Note: You do not need to be connected to the Internet to log in to your PC when you turn it on--assuming you use the Microsoft account login feature. You can even disable the requirement to enter a password (you do so in the PC Settings Users screen), but you'll get a warning if you do this.
Only enable this if you're confident no one else will be using your system. If other people do, they'll have full access to your Microsoft Store account, your SkyDrive, and other shared features.
Benefits of a Microsoft account
Being connected to the Internet and logging in with a Microsoft account gives you several benefits. First, as mentioned earlier, you have access to your SkyDrive cloud storage. If you have other PCs, smartphones, or tablets, you can access SkyDrive from any of your Internet-connected devices. This feature saved my bacon during the course of my work at PCWorld, allowing me to send my editor a critical file using SkyDrive on my iPhone.
Every Windows 8 user gets 7GB of free SkyDrive storage. If you exceed that amount, you have to pay an additional, ongoing fee. However, 7GB is fairly substantial, provided you're not storing tons of high-resolution images and video.
You also have what's known as "single sign on." You no longer need to enter your account info when you go to the Microsoft Store, the Music store, or other features. You'll be able to sync your main PC's settings with other Windows 8 PCs you may use, provided you can log in to those PCs with your Microsoft account. So it's easy to keep your Windows 8 laptop and Windows 8 desktop in sync.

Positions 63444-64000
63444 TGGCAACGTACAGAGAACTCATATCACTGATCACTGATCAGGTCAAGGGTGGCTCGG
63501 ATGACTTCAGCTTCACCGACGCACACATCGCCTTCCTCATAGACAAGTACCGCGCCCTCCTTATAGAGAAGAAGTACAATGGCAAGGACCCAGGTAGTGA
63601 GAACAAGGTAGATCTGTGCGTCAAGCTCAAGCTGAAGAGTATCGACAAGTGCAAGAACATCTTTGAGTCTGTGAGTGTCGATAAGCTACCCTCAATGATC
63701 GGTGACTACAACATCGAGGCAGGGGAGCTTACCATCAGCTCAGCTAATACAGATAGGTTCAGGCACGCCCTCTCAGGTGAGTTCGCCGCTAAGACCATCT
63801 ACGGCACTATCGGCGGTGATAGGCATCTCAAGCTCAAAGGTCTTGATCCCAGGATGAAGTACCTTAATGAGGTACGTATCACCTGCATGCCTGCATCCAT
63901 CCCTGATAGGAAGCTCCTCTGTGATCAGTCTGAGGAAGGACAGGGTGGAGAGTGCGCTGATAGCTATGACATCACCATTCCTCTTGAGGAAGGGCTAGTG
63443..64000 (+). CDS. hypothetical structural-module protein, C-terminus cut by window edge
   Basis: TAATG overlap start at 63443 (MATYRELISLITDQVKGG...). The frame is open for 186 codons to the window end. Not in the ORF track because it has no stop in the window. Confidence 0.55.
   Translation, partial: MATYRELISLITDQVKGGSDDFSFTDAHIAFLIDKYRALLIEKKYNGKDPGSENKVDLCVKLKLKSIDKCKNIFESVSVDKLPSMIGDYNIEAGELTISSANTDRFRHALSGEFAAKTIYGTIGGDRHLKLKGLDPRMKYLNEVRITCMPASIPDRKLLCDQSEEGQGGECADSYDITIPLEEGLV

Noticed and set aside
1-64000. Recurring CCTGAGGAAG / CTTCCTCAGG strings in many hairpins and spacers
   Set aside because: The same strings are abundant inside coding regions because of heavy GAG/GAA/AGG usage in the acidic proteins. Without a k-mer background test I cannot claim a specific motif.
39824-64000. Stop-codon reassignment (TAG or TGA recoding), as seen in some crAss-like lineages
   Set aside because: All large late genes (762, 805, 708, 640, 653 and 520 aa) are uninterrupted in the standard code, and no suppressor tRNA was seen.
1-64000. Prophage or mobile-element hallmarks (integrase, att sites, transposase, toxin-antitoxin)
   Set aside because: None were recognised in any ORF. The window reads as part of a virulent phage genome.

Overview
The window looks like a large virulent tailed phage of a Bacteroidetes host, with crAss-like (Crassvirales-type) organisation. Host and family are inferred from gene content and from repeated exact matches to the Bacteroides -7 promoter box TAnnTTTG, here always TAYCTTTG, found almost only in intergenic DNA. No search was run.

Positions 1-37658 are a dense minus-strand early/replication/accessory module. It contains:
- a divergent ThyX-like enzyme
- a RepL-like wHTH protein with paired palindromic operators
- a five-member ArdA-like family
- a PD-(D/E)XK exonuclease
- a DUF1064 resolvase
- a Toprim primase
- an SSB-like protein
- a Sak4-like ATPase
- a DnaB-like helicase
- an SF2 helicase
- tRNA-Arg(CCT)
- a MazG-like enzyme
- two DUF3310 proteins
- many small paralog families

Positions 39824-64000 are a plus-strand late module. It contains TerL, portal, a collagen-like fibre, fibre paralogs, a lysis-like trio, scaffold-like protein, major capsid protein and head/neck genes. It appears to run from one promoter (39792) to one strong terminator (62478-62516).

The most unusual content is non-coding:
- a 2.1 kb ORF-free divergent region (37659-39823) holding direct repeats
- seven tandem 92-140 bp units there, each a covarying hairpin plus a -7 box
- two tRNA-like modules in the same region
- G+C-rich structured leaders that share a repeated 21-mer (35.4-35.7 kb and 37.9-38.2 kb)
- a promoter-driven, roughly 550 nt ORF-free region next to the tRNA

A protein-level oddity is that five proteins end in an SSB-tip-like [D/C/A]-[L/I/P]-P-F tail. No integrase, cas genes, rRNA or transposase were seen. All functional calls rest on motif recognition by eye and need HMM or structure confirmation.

Drawbacks of a Microsoft account
As useful as a Microsoft account can be, there are pitfalls to using one, too. SkyDrive itself has some odd limitations compared with similar services such as Dropbox. SkyDrive imposes a 2GB file size limit, which makes uploading large, high-definition video files problematic. Also, Microsoft has reserved the right to monitor what you upload, and if it thinks what you've uploaded is illegal, you'll find those files deleted. If that Big Brother aspect of SkyDrive troubles you, you may want to consider other services instead.
SkyDrive on the Desktop
A Windows 8-style SkyDrive app is included with your Windows 8 installation, but how do you get to your SkyDrive folder from desktop software, like Microsoft Office? If you use the Office 2013 preview, you're asked for your Microsoft login, so you'll automagically have SkyDrive access. But other apps might not be so smart. In addition, you may simply want to copy files between local folders and SkyDrive. While you can do this with a Web browser, that's a cumbersome process at best.